One Pittsburgh researcher is working on a project that could revolutionize modern medicine and impact millions of Americans every year.
Assistant professor Adam Feinberg, a researcher at Carnegie Mellon University, is working on a project to 3D print a fully functioning human heart, a technology that could transform how doctors treat the United States’ leading killer, heart disease.
The National Science Foundation awarded Feinberg’s research team $500,000 for a bioprinting project, which will research 3D printing to “bioprint” a functioning human heart using hydrogels and living cells.
Feinberg told The Daily Caller News Foundation that printing tissues and organs like the heart could have huge benefits for people with all kinds of ailments. While the technology sounds unrealistic, researchers are on the brink of major advancements.
“That’s the reason I do what I do,” Feinberg told TheDCNF.
So how would this work? First, doctors give you an MRI to create a 3D image of your heart. They take the image and use a computer program to design a new heart that perfectly fits your body. Then, they print a “scaffolding” for your heart based on those dimensions.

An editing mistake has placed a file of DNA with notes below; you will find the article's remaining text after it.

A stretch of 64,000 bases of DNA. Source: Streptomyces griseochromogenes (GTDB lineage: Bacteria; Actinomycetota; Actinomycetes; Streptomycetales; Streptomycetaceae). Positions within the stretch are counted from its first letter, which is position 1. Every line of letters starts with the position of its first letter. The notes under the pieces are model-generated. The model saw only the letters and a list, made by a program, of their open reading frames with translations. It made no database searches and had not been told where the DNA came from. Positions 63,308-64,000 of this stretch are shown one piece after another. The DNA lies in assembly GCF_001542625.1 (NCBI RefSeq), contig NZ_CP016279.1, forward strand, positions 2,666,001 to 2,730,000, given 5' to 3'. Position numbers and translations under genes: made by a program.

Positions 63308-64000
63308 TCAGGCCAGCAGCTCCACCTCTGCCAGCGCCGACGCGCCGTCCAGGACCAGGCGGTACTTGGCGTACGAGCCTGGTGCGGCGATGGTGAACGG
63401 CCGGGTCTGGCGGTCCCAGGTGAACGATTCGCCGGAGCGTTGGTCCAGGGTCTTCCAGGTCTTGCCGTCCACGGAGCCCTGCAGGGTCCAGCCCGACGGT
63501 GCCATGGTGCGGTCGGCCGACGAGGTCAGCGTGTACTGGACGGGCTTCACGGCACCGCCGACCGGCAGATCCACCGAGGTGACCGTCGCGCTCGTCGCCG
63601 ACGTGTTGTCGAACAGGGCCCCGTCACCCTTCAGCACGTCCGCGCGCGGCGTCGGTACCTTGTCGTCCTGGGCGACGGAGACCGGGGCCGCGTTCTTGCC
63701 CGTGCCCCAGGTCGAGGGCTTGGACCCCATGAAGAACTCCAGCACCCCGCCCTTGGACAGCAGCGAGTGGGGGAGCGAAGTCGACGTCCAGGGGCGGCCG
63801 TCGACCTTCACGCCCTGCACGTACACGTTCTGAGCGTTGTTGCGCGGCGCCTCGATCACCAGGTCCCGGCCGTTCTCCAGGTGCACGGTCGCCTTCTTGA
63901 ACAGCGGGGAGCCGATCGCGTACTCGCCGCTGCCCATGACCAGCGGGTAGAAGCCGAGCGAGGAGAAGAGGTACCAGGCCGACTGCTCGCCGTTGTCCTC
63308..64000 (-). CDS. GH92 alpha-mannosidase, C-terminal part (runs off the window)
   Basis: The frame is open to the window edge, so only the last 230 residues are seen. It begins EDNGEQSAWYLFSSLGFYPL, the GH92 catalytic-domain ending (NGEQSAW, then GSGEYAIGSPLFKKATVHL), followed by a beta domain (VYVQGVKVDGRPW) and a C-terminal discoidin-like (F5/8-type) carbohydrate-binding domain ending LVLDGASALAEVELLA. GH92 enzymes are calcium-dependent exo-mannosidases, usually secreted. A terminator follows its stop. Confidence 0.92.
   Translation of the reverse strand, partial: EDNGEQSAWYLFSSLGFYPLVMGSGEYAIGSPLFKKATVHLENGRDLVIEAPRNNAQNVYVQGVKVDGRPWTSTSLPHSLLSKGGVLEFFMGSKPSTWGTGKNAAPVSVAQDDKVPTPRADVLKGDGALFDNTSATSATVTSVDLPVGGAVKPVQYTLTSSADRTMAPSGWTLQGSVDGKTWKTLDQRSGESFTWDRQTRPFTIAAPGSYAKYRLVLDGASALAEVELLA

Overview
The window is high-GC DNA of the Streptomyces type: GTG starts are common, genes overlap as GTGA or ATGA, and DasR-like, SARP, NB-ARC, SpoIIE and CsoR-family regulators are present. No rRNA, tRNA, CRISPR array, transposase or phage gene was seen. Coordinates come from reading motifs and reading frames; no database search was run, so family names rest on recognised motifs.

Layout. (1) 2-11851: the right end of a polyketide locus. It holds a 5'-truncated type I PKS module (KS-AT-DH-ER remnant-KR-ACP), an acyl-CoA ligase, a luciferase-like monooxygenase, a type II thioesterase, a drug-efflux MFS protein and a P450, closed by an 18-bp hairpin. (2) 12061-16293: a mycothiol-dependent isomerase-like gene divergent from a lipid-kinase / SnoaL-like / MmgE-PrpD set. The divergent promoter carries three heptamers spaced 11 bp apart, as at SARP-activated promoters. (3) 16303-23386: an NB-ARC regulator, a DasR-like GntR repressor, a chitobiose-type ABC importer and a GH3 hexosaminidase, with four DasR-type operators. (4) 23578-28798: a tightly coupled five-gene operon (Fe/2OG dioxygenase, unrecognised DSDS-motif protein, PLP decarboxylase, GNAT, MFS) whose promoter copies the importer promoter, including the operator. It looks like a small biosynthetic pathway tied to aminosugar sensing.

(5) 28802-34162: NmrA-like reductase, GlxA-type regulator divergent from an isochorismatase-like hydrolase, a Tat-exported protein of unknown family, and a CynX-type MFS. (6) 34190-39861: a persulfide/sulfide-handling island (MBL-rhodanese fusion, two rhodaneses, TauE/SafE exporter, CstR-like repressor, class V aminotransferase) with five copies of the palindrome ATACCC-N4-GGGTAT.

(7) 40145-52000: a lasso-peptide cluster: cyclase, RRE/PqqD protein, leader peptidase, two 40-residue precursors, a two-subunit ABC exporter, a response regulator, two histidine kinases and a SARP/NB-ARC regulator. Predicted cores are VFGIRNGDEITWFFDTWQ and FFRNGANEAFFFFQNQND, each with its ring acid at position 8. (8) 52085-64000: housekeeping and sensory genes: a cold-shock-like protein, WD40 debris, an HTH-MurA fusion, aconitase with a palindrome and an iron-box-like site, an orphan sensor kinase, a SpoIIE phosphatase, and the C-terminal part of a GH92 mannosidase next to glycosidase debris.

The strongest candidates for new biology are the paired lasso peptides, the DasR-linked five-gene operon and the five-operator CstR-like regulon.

From there, doctors take your cells, convert them to specialized heart muscle cells, and “culture” the heart — allowing the muscle cells to grow around the scaffolding. The heart would then have to be conditioned to make it stronger and ready for use before it is transplanted.
Feinberg said because of the short supply, organs are rationed with long waiting lists, and people often die waiting for an organ to become available.
“It would solve these transplant issues and not just for the heart, any organ that is in short supply for transplants,” Feinberg told TheDCNF. He ventured an educated guess that once the technology is developed, this process could take as little as one month.
The benefits from this technology would not come solely in the form of transplants. Feinberg explained that doctors could use cells to print part of a heart, and then use that muscle for testing to see how a body will react to certain drugs. The printed tissue could also be used to “patch up” hearts that are damaged.
Feinberg is careful not to make concrete predictions, but he says that he is optimistic that there could be some kind of bioengineered tissue within 15 years.
“We hope that we can also spread the number of research teams throughout the world that are leveraging these kind of technologies for human repair,” Feinberg said.
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